Conjunctions are discourse connectors commonly used to structure a text. This was a systematic approach applied to all microblogs in the corpus. Although they found a number of argumentative microblogs higher than other participants for


almost all queries, there was no overlap with argumentative microblogs found in the baseline runs.

Teams relying on language models using queries mixing multiword terms with argumentative connectors found less argumentative microblogs, but a larger overlap with the reference extracted from the baseline run. This was the case of the LIA Team, which found the best overlap with the reference of organiz- ers by using a convolutional neural network. As no labeled data was provided, participants from this team constructed their own training dataset. Concern- ing ECNUica team, they experimented various re-ranking strategies. Finally the ISAMM team experimented with a combination of Information Retrieval, Topic Modeling and Opinion Mining techniques.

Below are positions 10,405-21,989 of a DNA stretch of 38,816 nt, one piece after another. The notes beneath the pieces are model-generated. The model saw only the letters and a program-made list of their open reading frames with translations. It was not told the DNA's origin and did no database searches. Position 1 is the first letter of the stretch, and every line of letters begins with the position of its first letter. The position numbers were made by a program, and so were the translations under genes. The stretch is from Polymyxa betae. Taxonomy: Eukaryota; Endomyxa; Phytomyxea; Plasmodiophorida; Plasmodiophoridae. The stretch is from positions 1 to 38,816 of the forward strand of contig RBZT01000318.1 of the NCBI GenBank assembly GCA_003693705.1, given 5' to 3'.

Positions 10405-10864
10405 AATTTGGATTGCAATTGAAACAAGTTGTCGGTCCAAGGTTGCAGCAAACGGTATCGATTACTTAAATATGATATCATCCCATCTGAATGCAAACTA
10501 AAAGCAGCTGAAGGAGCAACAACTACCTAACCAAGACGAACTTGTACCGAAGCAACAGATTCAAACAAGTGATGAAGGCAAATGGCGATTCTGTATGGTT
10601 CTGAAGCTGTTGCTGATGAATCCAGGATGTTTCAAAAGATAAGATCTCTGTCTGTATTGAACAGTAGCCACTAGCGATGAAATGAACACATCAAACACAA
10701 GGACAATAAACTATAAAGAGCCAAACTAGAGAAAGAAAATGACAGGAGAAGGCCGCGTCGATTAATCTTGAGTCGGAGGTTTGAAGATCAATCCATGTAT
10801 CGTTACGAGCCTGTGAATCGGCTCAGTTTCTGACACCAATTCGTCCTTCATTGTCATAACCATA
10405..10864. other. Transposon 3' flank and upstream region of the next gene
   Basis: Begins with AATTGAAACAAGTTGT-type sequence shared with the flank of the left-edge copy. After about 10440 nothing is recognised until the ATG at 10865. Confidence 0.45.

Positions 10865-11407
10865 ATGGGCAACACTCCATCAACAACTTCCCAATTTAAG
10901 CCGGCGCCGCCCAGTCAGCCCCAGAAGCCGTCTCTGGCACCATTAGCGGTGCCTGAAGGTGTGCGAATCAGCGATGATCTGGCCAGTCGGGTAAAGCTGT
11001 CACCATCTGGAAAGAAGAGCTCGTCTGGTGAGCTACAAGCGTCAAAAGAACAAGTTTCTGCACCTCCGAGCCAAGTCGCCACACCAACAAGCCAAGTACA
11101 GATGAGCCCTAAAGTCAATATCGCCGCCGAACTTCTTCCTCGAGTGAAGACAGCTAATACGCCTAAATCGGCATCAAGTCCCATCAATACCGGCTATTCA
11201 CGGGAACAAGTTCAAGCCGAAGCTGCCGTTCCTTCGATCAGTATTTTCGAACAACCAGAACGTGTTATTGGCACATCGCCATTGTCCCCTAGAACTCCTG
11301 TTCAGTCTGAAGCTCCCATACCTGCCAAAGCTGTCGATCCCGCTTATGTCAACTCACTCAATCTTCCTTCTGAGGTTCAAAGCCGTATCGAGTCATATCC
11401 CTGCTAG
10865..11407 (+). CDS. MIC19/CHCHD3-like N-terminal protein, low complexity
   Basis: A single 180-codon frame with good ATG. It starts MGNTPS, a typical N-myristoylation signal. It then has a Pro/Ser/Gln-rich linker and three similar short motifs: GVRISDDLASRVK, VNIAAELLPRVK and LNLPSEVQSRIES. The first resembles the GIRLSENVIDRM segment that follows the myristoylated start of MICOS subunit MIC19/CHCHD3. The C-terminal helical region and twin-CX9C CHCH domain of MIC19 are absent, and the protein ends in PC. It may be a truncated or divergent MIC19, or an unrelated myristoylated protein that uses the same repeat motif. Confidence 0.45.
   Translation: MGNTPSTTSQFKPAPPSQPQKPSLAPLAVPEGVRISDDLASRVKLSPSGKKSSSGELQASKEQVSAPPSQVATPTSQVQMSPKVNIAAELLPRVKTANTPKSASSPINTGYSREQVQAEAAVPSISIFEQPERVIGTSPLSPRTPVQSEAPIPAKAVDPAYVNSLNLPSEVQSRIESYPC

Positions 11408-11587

Run Rank EN Rank FR

LIA-run1 1 (*) 1

LIA-run2 2 (*) 2

ECNUica-0.6 3 6

ECNUica-0.6-2 4 8

ECNUica-0.4 5 3

Table 3.Average NDGC ranks for the five best runs for English on organizer’s refer- ence.(*)denotes statistical significance withp <0.05 with respect to the 6thrun.

Run Rank EN

Ertim-run2 1 (**) Ertim-run3 2 (*) Ertim-run1 3 (*) ECNUica-0.0-3 4

Baseline 5

Table 4.Average NDGC ranks for the five best runs for English on pool (*) and (**) denote statistical significance (withp <0.05 andp <0.005, respectively) with respect to the 6thrun.

4 Conclusion

The initial challenge for 2018 was, given a short movie review on the French VodKaster10 Social Media site, to find related microblogs in the MC2 corpus in four different target languages (French, English, Spanish and Portuguese).

Browsing the VodKaster website, French readers got personal short comments about movies. Since similar posts can be found on Twitter, we decided to display



to the reader a concise summary of microblogs related to the comment he/she is reading, considering bilingual and trilingual users that would read microblogs in other languages than French. In this scenario, personal and argumentative mi- croblogs are expected to be more relevant than news or official announcements.